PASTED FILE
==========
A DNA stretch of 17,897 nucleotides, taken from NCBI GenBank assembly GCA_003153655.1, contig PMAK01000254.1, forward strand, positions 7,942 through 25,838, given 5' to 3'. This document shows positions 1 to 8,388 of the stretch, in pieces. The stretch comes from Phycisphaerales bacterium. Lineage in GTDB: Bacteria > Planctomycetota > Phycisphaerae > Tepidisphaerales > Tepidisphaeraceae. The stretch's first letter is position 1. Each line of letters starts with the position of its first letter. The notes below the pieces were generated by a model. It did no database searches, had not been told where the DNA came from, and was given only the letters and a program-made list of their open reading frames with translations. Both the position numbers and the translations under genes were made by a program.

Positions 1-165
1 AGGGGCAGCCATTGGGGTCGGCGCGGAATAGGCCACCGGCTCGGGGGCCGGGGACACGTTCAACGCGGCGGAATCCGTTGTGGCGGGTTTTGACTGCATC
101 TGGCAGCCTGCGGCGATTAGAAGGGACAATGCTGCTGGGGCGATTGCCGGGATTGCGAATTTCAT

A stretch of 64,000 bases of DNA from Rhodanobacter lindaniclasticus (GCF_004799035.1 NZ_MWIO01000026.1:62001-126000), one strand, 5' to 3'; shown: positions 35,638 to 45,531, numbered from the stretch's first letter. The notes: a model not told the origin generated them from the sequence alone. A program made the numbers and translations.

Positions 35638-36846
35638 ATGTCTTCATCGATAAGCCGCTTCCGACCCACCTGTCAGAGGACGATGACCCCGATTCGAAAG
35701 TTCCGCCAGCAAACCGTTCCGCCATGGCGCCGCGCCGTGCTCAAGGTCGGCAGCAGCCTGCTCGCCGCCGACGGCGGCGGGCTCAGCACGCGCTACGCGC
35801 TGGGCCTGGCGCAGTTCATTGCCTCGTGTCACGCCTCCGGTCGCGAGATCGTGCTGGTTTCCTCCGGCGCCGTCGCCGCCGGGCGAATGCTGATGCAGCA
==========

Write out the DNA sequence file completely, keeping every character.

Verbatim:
A DNA stretch of 17,897 nucleotides, taken from NCBI GenBank assembly GCA_003153655.1, contig PMAK01000254.1, forward strand, positions 7,942 through 25,838, given 5' to 3'. This document shows positions 1 to 8,388 of the stretch, in pieces. The stretch comes from Phycisphaerales bacterium. Lineage in GTDB: Bacteria > Planctomycetota > Phycisphaerae > Tepidisphaerales > Tepidisphaeraceae. The stretch's first letter is position 1. Each line of letters starts with the position of its first letter. The notes below the pieces were generated by a model. It did no database searches, had not been told where the DNA came from, and was given only the letters and a program-made list of their open reading frames with translations. Both the position numbers and the translations under genes were made by a program.

Positions 1-165
1 AGGGGCAGCCATTGGGGTCGGCGCGGAATAGGCCACCGGCTCGGGGGCCGGGGACACGTTCAACGCGGCGGAATCCGTTGTGGCGGGTTTTGACTGCATC
101 TGGCAGCCTGCGGCGATTAGAAGGGACAATGCTGCTGGGGCGATTGCCGGGATTGCGAATTTCAT

A stretch of 64,000 bases of DNA from Rhodanobacter lindaniclasticus (GCF_004799035.1 NZ_MWIO01000026.1:62001-126000), one strand, 5' to 3'; shown: positions 35,638 to 45,531, numbered from the stretch's first letter. The notes: a model not told the origin generated them from the sequence alone. A program made the numbers and translations.

Positions 35638-36846
35638 ATGTCTTCATCGATAAGCCGCTTCCGACCCACCTGTCAGAGGACGATGACCCCGATTCGAAAG
35701 TTCCGCCAGCAAACCGTTCCGCCATGGCGCCGCGCCGTGCTCAAGGTCGGCAGCAGCCTGCTCGCCGCCGACGGCGGCGGGCTCAGCACGCGCTACGCGC
35801 TGGGCCTGGCGCAGTTCATTGCCTCGTGTCACGCCTCCGGTCGCGAGATCGTGCTGGTTTCCTCCGGCGCCGTCGCCGCCGGGCGAATGCTGATGCAGCA